The year in food: changing tastes
If you are to believe the glossy food magazines, the American restaurant of the year is Bazaar, an overdecorated Beverly Hills hotel restaurant that blends avant-garde Spanish cooking, gaudy French design and old-fashioned American showmanship into a kind-of Cirque du Soleil of food -- a place where it is nearly impossible to figure out where the dining room ends and the gift shop begins.
Bazaar is a place where olives are liquid and puffs of cotton candy have fattened goose liver at their core; it is a screaming, postmodern critique of an overheated consumer moment that at the moment seems very far away.
Yes, the economy tanked. But there have been more high-profile Los Angeles restaurant openings in the last year or so than we saw in the previous five. There’s Rivera, featuring the modern Mexican cuisine of John Sedlar; the opulent Italian restaurant Drago Centro; the zillion-dollar bistro Bouchon in Beverly Hills; the mammoth Bottega Louie in the former Brooks Brothers store downtown; and the dozen-odd restaurants in the L.A. Live complex, among others. Tony cocktail bars like Tar Pit, Copa d'Oro, the Roger Room and the Varnish now seem so well-integrated into the fabric of the city that it is hard to remember that none of them existed a year ago.
Culinary trends are fine. I’m as ready as the next food writer to proclaim pig’s trotter the new pork belly, or to predict the ascendance of vadouvan, fingerling potatoes and violet liqueur. But in 2009, something truly new was going on that may fundamentally change the way we look at restaurants. But you had to look for it.
It could be found in a barren parking lot in Rosemead, where 600 people shivered in the cold, glancing at their iPhones and awaiting the arrival of a food truck bearing Korean tacos and kimchi quesadillas. Kogi, whose chef came to the universe of food trucks after years leading the kitchens at the Beverly Hilton, broadcasts its location on Twitter, causing immense crowds to materialize in otherwise deserted locations, inspiring dozens of knockoff trucks.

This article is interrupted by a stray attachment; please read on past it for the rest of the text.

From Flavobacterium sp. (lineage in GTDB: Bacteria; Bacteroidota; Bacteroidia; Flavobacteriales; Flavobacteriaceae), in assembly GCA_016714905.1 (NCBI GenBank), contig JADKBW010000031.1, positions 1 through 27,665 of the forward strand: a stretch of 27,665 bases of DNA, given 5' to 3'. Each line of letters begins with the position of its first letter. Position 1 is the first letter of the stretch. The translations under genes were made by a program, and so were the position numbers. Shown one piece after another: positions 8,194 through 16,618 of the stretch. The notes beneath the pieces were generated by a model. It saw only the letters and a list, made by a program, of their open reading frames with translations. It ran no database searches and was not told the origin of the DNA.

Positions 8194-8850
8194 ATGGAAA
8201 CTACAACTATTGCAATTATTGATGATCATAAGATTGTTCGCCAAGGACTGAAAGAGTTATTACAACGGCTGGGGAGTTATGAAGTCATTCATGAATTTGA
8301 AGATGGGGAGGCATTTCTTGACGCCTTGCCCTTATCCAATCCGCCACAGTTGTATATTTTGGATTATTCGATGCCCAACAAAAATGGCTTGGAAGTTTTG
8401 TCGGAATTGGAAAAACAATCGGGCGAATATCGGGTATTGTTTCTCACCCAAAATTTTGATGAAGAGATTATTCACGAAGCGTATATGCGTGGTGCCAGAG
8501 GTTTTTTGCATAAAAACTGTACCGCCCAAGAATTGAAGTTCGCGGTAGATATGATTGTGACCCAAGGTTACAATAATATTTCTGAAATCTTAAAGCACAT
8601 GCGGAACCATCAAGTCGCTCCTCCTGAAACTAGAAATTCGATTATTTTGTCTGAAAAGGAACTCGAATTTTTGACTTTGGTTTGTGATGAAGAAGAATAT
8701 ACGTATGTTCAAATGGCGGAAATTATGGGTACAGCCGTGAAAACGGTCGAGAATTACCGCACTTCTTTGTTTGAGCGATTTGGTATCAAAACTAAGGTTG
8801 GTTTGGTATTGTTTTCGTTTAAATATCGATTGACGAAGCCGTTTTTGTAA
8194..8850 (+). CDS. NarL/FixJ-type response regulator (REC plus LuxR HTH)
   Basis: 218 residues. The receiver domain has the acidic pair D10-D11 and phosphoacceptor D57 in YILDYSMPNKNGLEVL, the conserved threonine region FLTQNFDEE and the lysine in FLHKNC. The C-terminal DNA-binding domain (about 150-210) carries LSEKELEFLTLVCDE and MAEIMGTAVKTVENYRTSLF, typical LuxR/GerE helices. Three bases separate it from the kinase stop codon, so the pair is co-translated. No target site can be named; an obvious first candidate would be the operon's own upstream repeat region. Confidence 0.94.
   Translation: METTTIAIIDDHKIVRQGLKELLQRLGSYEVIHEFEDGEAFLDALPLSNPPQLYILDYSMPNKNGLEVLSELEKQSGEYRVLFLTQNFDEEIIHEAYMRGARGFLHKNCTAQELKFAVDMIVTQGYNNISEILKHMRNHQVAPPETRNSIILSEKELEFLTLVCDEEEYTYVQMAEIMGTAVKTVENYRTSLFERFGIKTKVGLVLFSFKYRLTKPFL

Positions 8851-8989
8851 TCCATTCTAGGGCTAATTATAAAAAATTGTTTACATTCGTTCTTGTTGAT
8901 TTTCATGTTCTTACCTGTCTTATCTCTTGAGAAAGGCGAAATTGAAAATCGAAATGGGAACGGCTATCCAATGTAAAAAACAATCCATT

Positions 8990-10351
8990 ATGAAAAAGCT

It could be found at a recent gathering of four dozen strangers in a loft for the one-time appearance of an underground vegan chef. And at the Culver City art gallery that became the white-hot center of haute cuisine for a couple of weeks when Ludovic Lefebvre, a protege of three-star French chefs Pierre Gagnaire and Alain Passard, and former chef at Bastide and l'Orangerie, opened Ludobites as a pop-up restaurant, also publicized on Twitter. Lefevbre’s dishes include foie gras beignets, sashimi with sushi-rice ice cream and cod smeared with a complex mole sauce he was taught to make by a food blogger’s mom.
An Eastside gathering of street vendors, forced from their spot by the complaints of nearby brick-and-mortar businesses, scattered all over Boyle Heights. But they’re still findable. When you check the Twitter feeds, you learn not only what chalupa masters will be where on a Thursday night, but what kind of tamales might be on the menu and whether they are serving their delicious walnut atole. They’re not just tacos -- they’re tacos that tweet. In the next few years, the scrawny kid hunched over his Android may become as important to the success of a restaurant as the chef.
While nobody was paying attention, food quietly assumed the place in youth culture that used to be occupied by rock ‘n’ roll -- individual, fierce and intensely political, communal yet congenial to aesthetic extremes: embracing veganism or learning to butcher a cow; eating tofu or head cheese, bean sprouts or pigs’ ears. I could happily go the rest of my life without hearing about another celebrity potato farmer or rock-star butcher, about 15-year-old cheddar or 150-year-old Madeira. And I am not alone.
Jonathan Gold is the Pulitzer Prize-winning food writer for the LA Weekly.